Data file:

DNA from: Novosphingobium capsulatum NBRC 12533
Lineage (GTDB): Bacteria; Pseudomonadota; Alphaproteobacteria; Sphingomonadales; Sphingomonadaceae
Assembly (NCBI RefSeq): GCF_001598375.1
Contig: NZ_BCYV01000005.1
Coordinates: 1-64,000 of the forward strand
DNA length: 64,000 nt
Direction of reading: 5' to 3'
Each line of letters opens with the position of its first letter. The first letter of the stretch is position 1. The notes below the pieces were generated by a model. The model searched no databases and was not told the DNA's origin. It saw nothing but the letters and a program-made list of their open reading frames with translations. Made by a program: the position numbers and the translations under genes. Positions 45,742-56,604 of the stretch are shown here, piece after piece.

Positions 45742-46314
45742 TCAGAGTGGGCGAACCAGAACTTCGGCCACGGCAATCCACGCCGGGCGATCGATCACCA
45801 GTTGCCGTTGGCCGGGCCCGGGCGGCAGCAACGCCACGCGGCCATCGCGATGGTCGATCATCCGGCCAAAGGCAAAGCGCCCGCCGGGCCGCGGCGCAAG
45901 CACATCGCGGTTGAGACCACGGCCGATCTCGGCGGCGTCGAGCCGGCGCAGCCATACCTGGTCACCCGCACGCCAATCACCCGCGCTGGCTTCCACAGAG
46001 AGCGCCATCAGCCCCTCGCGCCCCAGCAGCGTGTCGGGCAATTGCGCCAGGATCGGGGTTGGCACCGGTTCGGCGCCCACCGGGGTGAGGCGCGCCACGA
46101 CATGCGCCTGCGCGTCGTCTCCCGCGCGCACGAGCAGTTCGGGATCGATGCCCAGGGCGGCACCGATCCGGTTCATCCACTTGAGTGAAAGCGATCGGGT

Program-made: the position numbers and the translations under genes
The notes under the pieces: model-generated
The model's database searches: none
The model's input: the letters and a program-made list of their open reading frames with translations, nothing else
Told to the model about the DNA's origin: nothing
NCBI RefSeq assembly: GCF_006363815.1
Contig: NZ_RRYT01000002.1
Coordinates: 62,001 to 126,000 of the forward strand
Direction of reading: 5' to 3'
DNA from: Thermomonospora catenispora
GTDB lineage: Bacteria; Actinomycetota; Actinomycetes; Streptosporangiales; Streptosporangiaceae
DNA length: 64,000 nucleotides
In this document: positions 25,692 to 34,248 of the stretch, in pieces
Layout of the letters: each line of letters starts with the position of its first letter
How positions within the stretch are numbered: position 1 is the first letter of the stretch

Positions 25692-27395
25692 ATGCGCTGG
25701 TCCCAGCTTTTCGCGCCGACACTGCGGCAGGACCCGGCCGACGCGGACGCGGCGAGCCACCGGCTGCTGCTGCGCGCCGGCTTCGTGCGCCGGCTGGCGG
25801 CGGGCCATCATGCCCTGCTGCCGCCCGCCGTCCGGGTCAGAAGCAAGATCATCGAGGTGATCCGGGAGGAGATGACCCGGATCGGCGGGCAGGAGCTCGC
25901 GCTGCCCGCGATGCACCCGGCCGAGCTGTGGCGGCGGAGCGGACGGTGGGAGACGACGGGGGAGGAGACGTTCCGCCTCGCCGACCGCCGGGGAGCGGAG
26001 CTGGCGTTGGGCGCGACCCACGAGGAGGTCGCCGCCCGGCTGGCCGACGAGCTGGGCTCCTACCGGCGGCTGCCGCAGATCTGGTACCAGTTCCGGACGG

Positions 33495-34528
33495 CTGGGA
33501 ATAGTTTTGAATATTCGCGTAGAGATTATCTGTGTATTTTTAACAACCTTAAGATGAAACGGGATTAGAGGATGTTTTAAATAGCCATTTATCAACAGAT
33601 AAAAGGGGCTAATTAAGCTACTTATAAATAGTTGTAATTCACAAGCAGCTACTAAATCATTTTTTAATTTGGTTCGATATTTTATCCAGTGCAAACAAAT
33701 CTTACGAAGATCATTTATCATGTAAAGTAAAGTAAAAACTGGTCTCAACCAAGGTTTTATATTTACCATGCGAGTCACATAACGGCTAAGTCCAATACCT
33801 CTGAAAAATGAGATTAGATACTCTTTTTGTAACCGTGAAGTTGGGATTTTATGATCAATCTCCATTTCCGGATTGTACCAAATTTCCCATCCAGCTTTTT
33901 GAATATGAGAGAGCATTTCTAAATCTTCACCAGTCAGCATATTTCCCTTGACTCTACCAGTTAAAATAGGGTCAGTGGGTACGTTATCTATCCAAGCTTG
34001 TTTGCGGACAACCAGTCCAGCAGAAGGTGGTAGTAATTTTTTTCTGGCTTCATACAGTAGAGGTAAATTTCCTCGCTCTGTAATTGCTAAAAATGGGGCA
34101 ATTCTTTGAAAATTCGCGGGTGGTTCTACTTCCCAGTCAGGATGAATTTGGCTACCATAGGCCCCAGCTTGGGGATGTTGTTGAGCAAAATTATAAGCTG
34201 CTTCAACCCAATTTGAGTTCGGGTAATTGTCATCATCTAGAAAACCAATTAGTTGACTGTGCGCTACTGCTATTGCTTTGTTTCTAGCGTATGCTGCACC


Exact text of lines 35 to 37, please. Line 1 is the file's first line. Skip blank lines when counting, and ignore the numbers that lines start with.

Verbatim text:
26001 CTGGCGTTGGGCGCGACCCACGAGGAGGTCGCCGCCCGGCTGGCCGACGAGCTGGGCTCCTACCGGCGGCTGCCGCAGATCTGGTACCAGTTCCGGACGG

Positions 33495-34528
33495 CTGGGA